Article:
Guided audio versions of these practices are available for free on our website, www.sittingtogether.com. By the way, when trying these practices with clients who are new to mindfulness, we suggest keeping them enjoyable and short – not more than three to five minutes to start.
Elisha: Where do you find the lovingkindness practice to be most effective when it comes to mental health?
Susan, Ron and Tom: Lovingkindness and compassion practices can be helpful ways to work with depression, anxiety, trauma, eating disorders, shame, addictions, chronic pain and difficult relationships. However, these practices are more effective when the client has learned to establish some concentration or focused attention first. The skills of lovingkindness and compassion can be transformative. By learning to treat ourselves with kindness and compassion, and then extending this to others, we can find new ways to be in relationship with ourselves, our suffering, and with that of others. These practices are also available on our website.
Elisha: Can you speak a bit to the importance of developing equanimity in daily life?
Susan, Ron and Tom: Equanimity is rarely mentioned in the psychological literature. However, in meditation training, it is a foundational practice. It can help us stay balanced in the face of the stresses of daily life, from a child’s tantrum to traffic jams or an argument with a co-worker or a family member. Equanimity practice is enormously helpful when dealing with difficult circumstances, such as illness, job loss, cancer, or the death of a loved one. It is a way to maintain perspective no matter how challenging one’s circumstances. These practices are stabilizing while helping us gain a larger perspective on our suffering, so that we learn to hold all that life sends our way, what the Zen masters call the 10,000 joys and 10,000 sorrows.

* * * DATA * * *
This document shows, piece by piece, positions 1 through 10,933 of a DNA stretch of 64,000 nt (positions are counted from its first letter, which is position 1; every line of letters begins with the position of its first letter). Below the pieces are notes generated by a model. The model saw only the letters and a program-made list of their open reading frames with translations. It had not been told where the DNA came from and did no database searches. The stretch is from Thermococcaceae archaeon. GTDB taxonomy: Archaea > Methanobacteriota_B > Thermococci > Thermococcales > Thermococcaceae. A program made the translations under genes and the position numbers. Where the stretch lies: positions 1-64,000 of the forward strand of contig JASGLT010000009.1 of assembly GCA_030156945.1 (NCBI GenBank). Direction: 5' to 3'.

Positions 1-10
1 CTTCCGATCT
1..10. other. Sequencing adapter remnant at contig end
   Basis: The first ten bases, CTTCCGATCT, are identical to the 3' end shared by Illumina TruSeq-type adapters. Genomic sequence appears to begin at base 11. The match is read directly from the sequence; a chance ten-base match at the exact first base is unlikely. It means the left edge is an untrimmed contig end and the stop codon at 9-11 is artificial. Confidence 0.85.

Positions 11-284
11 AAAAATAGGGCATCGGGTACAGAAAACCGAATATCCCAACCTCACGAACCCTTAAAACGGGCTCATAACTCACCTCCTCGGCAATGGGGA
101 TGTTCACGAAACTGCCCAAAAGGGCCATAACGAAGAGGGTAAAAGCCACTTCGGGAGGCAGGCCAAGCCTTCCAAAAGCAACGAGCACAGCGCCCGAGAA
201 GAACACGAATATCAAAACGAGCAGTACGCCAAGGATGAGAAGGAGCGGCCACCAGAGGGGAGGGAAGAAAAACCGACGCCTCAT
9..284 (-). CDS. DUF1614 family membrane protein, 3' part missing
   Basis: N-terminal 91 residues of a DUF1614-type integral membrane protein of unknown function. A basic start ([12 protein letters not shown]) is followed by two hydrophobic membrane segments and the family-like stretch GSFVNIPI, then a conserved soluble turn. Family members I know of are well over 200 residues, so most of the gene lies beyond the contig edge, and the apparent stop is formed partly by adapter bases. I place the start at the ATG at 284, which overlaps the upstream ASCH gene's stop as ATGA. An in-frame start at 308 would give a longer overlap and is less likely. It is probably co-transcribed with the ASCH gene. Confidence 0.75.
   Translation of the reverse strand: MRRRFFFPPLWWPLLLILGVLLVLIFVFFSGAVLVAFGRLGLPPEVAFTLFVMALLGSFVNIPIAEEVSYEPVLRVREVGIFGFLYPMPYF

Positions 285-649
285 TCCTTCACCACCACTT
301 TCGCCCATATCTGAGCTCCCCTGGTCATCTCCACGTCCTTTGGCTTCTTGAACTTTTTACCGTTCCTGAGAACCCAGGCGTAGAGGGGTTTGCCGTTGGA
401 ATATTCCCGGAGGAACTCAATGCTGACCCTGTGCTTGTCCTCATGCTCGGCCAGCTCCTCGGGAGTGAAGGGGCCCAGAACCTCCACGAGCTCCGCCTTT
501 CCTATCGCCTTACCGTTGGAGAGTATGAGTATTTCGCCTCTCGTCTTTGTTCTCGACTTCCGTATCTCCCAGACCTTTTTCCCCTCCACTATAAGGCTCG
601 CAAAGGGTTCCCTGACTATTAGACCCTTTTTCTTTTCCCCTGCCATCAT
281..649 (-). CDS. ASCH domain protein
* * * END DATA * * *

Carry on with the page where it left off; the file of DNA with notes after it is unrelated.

Elisha: I know that there is an important distinction around emotional stability or instability in practicing mindfulness. Can you speak to that?
Susan, Ron and Tom: While mindfulness can help with a wide variety of disorders, it is not a magic bullet or one-size-fits-all remedy. Clinicians need to exercise sound judgment in introducing mindfulness to clients. As always, it is important to take a careful history and establish a trusting alliance first. If a patient has been wrestling with psychosis, a major mental illness, or is very fragile, waiting until there is some emotional stability is advisable. Once this has been achieved, practices of focused attention or concentration are a good place to begin. Learning these skills can help clients develop and maintain self-care, and can help guide healthy choices. Our book includes a chapter called “Making Mindfulness Accessible,” which is a good reference when introducing mindfulness to vulnerable clients.
Elisha: Thank all three of you so much for your wisdom!
As always, please share your thoughts, stories and questions below. Your interaction creates a living wisdom for us all to benefit from.
Two women talking image available from Shutterstock.